Presentation on theme: "Metering Devices North Seattle Community College HVAC Program"— Presentation transcript:
1Metering Devices North Seattle Community College HVAC Program Instructor – Mark T. Weber, M.Ed.
2RULE 1 Life is not fair - get used to it RULE 1 Life is not fair - get used to it. RULE 2 The world won't care about your self-esteem. The world will expect you to accomplish something BEFORE you feel good about yourself. RULE 3 You will NOT make 40 thousand dollars a year right out of high school. You won't be a vice president with car phone, until you earn both. RULE 4 If you think your teacher is tough, wait till you get a boss. He doesn't have tenure. RULE 5 Flipping burgers is not beneath your dignity. Your grandparents had a different word for burger flipping; they called it Opportunity. RULE 6 If you mess up, it's not your parents' fault, so don‘t whine about your mistakes, learn from them. RULE 7 Before you were born, your parents weren't as boring as they are now. They got that way from paying your bills, cleaning your clothes and listening to you talk about how cool you are. So before you save the rain forest from the parasites of your parent's generation, try delousing the closet in your own room. RULE 8 Your school may have done away with winners and losers, but life has not. In some schools they have abolished failing grades and they'll give you as many times as you want to get the right answer. This doesn't bear the slightest resemblance to ANYTHING in real life. RULE 9 Life is not divided into semesters. You don't get summers off and very few employers are interested in helping you find yourself. Do that on your own time. RULE 10 Television is NOT real life. In real life people actually have to leave the coffee shop and go to jobs. RULE 11 Be nice to nerds. Chances are you'll end up working for one.
3Key Points on Expansion Valves: Thermal Expansion Valve Systems are charged primarily by sub-coolingSince the TXV is designed to regulate a constant superheat, the actual superheat just needs to be “checked” to make sure the valve is performing correctlyDesign Superheat: degreesField Superheat: 8-28 degrees
4CompressorSensing bulb & capillary tubeDiaphragmEvaporatorCondenserEqualizer tubeLiquid refrigerantfrom condenserLiquid refrigerant to evaporatorNeedle valveTXV Valve bodySuperheat spring
5CompressorSensing bulb & capillary tubeAs the vapor refrigerant enters the condenser, it starts to give off heat. It will remain at its saturation temp until it has completely turned into a liquid.DiaphragmEvaporatorCondenserEqualizer tubeLiquid refrigerantfrom condenserLiquid refrigerant to evaporatorNeedle valveTXV Valve bodySuperheat spring
6CompressorSensing bulb & capillary tubeWe want about 10 – 15 % liquid refrigerant at the bottom of the condenser. Because it is still warmer than the air passing by it, it will continue to give off heat. This is when its sensible temp falls below its saturation temp. This is subcooling.DiaphragmEvaporatorCondenserSubcooled refrigerantEqualizer tubeLiquid refrigerantfrom condenserLiquid refrigerant to evaporatorNeedle valveTXV Valve bodySuperheat spring
7CompressorSensing bulb & capillary tubeDiaphragmEvaporatorOn the other side, the liquid refrigerant enters the bottom of the evaporator. Because it is cooler than the air passing over it, it absorbs heat. We want about 10 – 15% liquid at the bottom and for it to turn completely into vapor by the time reaches the top 25%. Because it is still cooler than the air it will continue to absorb heat and its sensible temp will rise above its saturation temp. This is superheat.CondenserEqualizer tubeLiquid refrigerantfrom condenserLiquid refrigerant to evaporatorNeedle valveTXV Valve bodySuperheat spring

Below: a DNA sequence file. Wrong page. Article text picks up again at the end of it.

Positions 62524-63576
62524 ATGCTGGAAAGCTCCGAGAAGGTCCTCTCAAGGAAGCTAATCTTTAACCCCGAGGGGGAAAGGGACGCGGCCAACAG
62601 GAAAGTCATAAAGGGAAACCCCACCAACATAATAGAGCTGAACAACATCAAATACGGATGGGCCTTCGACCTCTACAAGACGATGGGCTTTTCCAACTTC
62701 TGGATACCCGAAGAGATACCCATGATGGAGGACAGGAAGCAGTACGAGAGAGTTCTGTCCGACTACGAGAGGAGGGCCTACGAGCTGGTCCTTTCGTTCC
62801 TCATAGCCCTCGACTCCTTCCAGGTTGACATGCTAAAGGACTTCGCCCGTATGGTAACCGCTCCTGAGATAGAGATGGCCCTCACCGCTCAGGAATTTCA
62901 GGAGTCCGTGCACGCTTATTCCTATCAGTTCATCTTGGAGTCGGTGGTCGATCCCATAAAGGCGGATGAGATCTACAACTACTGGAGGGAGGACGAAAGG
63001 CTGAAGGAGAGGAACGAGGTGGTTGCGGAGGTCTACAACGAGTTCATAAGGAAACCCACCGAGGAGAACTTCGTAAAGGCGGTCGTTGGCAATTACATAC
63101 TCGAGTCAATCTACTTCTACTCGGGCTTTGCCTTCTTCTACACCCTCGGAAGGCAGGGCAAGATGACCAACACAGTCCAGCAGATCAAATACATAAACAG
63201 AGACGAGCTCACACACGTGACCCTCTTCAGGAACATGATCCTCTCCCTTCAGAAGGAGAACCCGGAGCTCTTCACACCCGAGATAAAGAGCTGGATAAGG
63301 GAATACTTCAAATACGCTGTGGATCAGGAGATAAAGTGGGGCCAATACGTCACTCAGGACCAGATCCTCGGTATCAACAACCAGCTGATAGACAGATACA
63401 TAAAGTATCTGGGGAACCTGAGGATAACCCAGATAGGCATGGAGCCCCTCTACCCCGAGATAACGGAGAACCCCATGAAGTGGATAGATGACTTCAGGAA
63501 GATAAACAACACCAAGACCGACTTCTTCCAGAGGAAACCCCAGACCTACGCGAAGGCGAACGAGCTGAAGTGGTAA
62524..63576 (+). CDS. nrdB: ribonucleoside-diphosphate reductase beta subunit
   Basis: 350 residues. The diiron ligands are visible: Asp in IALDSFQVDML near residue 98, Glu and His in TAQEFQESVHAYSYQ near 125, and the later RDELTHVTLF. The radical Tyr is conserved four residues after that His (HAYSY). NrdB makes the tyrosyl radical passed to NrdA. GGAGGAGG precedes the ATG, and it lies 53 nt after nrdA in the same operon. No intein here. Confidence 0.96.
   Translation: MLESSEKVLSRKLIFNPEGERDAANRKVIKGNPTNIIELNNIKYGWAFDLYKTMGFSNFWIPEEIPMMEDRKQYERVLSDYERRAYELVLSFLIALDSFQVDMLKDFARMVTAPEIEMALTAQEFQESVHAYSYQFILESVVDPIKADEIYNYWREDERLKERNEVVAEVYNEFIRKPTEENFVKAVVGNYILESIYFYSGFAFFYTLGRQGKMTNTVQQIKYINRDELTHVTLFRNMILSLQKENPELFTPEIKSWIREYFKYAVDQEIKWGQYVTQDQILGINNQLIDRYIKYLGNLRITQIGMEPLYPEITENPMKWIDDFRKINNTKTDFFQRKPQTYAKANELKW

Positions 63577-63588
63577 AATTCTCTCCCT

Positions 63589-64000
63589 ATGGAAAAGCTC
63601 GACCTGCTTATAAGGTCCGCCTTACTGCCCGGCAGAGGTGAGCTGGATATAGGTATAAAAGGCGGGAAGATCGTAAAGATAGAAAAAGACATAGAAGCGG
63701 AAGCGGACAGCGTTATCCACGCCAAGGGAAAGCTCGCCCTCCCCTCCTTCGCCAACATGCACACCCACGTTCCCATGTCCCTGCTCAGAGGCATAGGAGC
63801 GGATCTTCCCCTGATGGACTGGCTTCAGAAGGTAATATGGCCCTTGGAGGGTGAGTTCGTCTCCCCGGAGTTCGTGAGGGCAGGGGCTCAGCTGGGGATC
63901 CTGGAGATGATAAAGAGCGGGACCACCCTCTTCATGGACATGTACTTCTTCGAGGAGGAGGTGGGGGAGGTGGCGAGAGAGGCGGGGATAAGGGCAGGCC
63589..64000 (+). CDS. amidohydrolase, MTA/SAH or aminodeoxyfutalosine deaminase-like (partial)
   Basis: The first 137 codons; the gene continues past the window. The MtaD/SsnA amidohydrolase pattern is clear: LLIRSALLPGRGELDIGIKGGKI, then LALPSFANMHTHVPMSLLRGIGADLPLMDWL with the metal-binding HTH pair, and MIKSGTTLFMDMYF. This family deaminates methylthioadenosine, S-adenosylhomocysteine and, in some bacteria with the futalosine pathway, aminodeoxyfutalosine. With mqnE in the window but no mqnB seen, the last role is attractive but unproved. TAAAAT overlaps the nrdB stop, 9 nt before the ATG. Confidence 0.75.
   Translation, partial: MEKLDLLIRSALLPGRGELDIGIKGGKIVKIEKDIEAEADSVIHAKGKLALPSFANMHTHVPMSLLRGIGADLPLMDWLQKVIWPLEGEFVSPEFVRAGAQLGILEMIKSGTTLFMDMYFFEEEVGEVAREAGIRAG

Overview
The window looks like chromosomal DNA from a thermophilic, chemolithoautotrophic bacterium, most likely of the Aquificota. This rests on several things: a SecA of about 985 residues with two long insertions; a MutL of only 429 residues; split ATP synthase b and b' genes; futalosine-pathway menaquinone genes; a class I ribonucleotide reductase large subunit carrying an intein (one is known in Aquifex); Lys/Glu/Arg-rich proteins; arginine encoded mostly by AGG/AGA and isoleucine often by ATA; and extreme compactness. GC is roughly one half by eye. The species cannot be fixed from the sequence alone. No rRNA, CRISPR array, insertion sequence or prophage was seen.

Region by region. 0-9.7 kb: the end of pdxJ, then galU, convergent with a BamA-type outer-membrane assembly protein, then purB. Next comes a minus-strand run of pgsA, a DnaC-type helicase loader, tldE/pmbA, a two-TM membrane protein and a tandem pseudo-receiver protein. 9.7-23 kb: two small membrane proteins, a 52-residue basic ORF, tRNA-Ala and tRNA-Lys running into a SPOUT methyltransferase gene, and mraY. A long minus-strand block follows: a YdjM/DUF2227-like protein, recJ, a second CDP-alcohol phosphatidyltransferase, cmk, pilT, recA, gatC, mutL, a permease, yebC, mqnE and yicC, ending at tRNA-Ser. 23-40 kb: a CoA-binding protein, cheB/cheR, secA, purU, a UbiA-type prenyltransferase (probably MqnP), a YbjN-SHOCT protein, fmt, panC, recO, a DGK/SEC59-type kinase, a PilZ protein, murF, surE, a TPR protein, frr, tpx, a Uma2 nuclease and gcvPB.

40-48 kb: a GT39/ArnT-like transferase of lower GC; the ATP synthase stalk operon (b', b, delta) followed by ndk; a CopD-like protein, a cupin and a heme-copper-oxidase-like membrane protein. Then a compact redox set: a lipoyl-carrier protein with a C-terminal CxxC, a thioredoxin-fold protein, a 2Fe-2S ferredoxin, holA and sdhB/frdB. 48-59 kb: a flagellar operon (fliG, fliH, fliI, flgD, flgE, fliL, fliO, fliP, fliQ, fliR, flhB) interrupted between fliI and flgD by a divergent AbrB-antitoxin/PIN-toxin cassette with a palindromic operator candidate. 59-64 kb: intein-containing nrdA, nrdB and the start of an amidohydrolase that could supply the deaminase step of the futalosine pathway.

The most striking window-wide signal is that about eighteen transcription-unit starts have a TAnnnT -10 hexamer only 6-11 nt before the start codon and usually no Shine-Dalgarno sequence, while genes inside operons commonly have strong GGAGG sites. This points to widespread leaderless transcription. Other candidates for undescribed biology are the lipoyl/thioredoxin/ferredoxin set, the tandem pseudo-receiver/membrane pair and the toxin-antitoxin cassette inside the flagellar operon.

8CompressorSensing bulb & capillary tubeDiaphragmEvaporatorCondenserEqualizer tubeLet’s see this in operation.With the compressor off, we have approx. equal pressure on both sides and the sensing bulb is about 1/3 liquid refrigerant and 2/3 vapor.Needle valveNow, let’s add some gauges and thermometers.
9CompressorSensing bulb & capillary tubeDiaphragmEvaporatorCondenser95Equalizer tubeNeedle valveThere is a call for cooling and the compressor and condenser fan start. The condenser fan is pulling 95 degree air over the condenser coils.Because the needle valve is closed, the compressor quickly builds up pressure on the high side of the system.
10364CompressorSensing bulb & capillary tubeDiaphragmEvaporatorCondenser95Equalizer tubeNeedle valveLets make this a SEER 13 system. With a SEER 13 system, we want the condenser coil to have a saturation temperature 15 degrees warmer than the air passing over the coil. With R410a and a saturation temp of 110 (95+15), the pressure needed is 364 PSIG.Because the needle valve is closed, the compressor quickly builds up pressure on the high side of the system.
11364CompressorSensing bulb & capillary tubeDiaphragmEvaporatorCondenser12695Equalizer tubeThe indoor blower has also started and the air passing over the evaporator coil is 75 degrees and 60% R.H.. With a 60% R.H., we want a temperature drop of 12 – 17 degrees. In addition, we want our superheat in the range of 10 – 15 degrees = a temperature difference of 32 degrees. 75 – 32 = 43 degrees for our saturation temperature. That equals a pressure of 126 PSIGNeedle valveBecause the needle valve is closed, the compressor suction quickly lowers the pressure on the low side of the system.
12364CompressorSensing bulb & capillary tubeDiaphragmEvaporatorCondenser12695Equalizer tubeTo keep the two sides in balance, the needle valve has to open and close to allow the correct amount of refrigerant pass throughNeedle valveIf the needle valve were to remained closed, the pressure on the high side would continue to rise and the pressure on the low side continue to drop.